Evacuation to Bangkok
The 1960s Proved to Be a Transitional Decade for Dalat School, a Growing School for Missionary Children and Other International Students, in Vietnam.
Tensions in the country spiked as a civil war between communist north Vietnam and the southern part of the country (where Dalat was located) began to escalate. Despite the political instability, Dalat continued to grow, adding children from military families in the early 1960s.
The school’s facilities were soon outgrown, so a gym, a new boys’ dormitory, and several classrooms were built to accommodate the influx of students.
As conflict began to grow in the region around Dalat School, missionaries who worked in neighboring countries questioned the wisdom of sending their children to Dalat. Was it safe? Then on Friday afternoon, April 16, 1965, the US. Embassy in Saigon notified the school that it could no longer guarantee its safety. Dalat was given 48 hours to pack up and leave.
It was Easter weekend. The school choir sang its cantata as planned on Sunday morning, but the rest of the time was spent sorting, packing, and crating. The librarian was allowed to choose 100 books. All file cabinets had slat crates build around them. The children’s bicycles and pets were left behind.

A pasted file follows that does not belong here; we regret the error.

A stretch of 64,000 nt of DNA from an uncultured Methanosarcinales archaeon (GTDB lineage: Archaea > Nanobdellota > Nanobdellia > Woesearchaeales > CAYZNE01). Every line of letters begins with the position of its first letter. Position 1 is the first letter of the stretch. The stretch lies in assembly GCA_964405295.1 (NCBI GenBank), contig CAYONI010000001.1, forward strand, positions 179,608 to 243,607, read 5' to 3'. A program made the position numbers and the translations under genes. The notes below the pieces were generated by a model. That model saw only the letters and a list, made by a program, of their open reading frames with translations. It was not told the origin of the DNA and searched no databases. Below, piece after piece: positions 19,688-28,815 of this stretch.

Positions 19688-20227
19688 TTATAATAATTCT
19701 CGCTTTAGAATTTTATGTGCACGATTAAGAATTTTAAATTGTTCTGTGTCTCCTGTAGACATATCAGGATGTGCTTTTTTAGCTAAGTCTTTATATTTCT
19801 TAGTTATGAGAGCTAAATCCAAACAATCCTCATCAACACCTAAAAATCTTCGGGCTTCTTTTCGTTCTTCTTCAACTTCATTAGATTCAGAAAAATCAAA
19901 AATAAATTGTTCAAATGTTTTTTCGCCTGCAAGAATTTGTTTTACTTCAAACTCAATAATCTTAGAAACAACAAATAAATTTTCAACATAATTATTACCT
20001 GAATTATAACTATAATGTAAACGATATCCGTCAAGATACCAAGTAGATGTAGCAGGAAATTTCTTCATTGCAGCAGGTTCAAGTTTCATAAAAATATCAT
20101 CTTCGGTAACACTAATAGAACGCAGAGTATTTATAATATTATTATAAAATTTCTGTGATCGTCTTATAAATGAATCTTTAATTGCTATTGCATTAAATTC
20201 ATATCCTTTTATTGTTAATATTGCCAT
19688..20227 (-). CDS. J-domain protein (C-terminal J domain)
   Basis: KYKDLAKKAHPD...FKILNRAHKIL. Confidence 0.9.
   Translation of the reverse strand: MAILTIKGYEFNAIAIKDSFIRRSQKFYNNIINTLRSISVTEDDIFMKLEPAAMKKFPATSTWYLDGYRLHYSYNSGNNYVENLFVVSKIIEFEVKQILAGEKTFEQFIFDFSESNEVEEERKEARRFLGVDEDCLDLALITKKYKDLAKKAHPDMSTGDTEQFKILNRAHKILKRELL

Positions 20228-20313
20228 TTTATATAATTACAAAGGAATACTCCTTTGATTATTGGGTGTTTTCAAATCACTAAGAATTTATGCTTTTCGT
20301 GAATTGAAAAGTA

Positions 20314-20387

On Monday, four C-123 U.S. military planes safely transported the entire student body with its 11 tons of belongings to Bangkok, Thailand.
Dalat School was moved into the American Club in Bangkok. But the facilities didn’t work well as a school setting. Nine students were housed in many rooms — which worked until the electricity went off, and there were no fans or air-conditioning. Only three bathrooms were provided for 50 boys in the dormitory. The teachers and students would often face flooded classrooms.
Six months later, Dalat administrators announced they had found a better place — in the Cameron Highlands of Malaysia. The Cameron Highlands had much in common with Da Lat, Vietnam: cool weather, a rainy season, waterfalls, mountains to climb, and trails to explore.
After eight difficult months in Bangkok, the school was moved to the Eastern Hotel in Tanah Rata. The new setting looked like paradise to students and staff, but there were challenges. Everyone studying and working at Dalat lived in the hotel rooms. The school held classes in hallways and in a tin-roofed quonset hut — when it rained you couldn’t hear, much less think.
Gradually, small chalets were built for classrooms and housing. The students grew to love the environment surrounding the school, and had lots of hikes, cookouts, and picnics.
Helping the ‘Bruised and Broken’: Alumna Carolyn (Cathey) Castelli (1968)
Carolyn (Cathey) Castelli remembers the rocket blasts vividly. Shot off behind Dalat School, they arced or soared overhead and exploded into the valley below. Carolyn moved quickly, with other young students, to a lower, more protected area of the dorm. They huddled together, praying to get through the night in one piece.
Though they survived this close encounter, the school soon had to evacuate to escape the escalating Vietnam War closing in. Carolyn was 14 years old at the time.